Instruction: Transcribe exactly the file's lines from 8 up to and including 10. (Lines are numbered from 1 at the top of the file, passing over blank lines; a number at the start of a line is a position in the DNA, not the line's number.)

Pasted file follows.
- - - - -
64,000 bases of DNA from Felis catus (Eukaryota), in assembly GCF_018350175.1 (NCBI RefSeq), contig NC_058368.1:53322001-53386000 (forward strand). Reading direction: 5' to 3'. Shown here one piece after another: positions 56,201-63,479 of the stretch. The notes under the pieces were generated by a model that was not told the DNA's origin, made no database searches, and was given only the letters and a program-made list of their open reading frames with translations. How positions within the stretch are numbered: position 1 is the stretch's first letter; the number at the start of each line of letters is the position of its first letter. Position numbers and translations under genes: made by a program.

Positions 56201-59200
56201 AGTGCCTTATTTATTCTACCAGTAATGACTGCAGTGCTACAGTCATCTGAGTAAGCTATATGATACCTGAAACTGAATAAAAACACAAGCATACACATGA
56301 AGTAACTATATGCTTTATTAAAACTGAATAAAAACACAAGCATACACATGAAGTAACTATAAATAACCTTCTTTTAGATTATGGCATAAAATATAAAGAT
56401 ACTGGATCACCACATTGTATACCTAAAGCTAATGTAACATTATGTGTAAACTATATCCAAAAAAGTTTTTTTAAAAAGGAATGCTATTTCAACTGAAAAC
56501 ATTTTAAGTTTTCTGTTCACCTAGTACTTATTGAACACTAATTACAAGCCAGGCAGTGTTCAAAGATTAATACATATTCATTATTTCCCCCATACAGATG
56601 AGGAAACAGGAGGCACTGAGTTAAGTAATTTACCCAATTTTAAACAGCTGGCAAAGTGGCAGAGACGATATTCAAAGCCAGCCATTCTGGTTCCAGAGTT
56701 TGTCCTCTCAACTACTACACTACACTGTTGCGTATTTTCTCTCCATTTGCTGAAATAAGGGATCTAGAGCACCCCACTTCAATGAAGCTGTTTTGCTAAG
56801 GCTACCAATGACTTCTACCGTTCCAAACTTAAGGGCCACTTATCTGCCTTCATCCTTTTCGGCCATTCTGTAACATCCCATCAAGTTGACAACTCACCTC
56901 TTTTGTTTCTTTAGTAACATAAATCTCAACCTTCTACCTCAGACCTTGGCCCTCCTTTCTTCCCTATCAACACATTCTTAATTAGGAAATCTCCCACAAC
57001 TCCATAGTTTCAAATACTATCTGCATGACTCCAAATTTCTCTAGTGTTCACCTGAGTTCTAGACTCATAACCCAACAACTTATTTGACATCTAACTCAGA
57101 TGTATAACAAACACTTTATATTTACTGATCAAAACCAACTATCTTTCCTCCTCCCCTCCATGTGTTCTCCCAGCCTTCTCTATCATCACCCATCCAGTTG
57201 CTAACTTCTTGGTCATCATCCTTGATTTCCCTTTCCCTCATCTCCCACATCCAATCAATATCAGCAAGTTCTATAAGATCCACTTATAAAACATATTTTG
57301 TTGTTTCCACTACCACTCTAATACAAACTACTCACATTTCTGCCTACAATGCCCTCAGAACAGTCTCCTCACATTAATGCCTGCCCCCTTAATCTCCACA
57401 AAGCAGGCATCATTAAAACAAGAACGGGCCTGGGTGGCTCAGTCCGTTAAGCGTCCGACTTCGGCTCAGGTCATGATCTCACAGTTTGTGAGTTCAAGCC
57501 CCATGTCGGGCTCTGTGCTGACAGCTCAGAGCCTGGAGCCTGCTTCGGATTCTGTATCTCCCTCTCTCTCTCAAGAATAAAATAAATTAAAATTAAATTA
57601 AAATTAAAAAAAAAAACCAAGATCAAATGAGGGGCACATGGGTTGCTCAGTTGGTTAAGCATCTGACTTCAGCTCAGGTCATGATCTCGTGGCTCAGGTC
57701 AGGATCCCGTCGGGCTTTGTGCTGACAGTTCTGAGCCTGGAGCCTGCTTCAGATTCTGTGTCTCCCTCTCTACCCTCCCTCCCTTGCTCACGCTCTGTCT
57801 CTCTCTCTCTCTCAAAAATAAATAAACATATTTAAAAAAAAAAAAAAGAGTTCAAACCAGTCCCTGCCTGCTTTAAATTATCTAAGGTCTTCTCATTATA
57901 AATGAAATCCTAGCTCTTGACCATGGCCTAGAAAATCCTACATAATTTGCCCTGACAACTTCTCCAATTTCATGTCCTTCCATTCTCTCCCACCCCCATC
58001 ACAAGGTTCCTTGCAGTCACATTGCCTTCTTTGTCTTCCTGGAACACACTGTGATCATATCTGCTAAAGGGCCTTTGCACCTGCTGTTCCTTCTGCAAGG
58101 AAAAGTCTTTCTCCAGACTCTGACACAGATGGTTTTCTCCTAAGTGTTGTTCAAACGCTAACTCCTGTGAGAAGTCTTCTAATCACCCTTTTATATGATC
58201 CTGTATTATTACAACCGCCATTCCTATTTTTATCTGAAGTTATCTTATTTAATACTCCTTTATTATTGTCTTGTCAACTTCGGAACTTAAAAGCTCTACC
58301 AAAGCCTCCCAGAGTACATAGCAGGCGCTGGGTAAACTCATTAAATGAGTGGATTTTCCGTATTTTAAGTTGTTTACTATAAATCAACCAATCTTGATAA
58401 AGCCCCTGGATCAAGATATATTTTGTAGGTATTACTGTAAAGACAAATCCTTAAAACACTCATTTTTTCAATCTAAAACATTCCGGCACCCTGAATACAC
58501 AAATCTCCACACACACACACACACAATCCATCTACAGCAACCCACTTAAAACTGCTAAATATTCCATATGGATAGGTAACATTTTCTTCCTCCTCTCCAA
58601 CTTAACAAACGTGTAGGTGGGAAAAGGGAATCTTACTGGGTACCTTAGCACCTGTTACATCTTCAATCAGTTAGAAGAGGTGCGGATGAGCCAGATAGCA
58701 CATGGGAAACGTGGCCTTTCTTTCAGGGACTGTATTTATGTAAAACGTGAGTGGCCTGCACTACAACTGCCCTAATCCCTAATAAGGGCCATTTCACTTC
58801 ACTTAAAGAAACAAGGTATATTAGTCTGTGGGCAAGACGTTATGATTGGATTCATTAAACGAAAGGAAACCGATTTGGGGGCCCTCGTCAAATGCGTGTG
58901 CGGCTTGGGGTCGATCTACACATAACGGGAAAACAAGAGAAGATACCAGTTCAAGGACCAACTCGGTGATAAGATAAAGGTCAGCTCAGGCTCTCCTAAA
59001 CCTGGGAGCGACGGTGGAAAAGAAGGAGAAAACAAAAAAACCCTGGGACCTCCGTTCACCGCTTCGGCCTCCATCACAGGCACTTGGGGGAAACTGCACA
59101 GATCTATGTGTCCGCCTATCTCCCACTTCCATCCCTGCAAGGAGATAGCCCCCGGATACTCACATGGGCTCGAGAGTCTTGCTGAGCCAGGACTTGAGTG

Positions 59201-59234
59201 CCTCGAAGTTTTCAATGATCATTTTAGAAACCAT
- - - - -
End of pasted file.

56701 TGTCCTCTCAACTACTACACTACACTGTTGCGTATTTTCTCTCCATTTGCTGAAATAAGGGATCTAGAGCACCCCACTTCAATGAAGCTGTTTTGCTAAG
56801 GCTACCAATGACTTCTACCGTTCCAAACTTAAGGGCCACTTATCTGCCTTCATCCTTTTCGGCCATTCTGTAACATCCCATCAAGTTGACAACTCACCTC
56901 TTTTGTTTCTTTAGTAACATAAATCTCAACCTTCTACCTCAGACCTTGGCCCTCCTTTCTTCCCTATCAACACATTCTTAATTAGGAAATCTCCCACAAC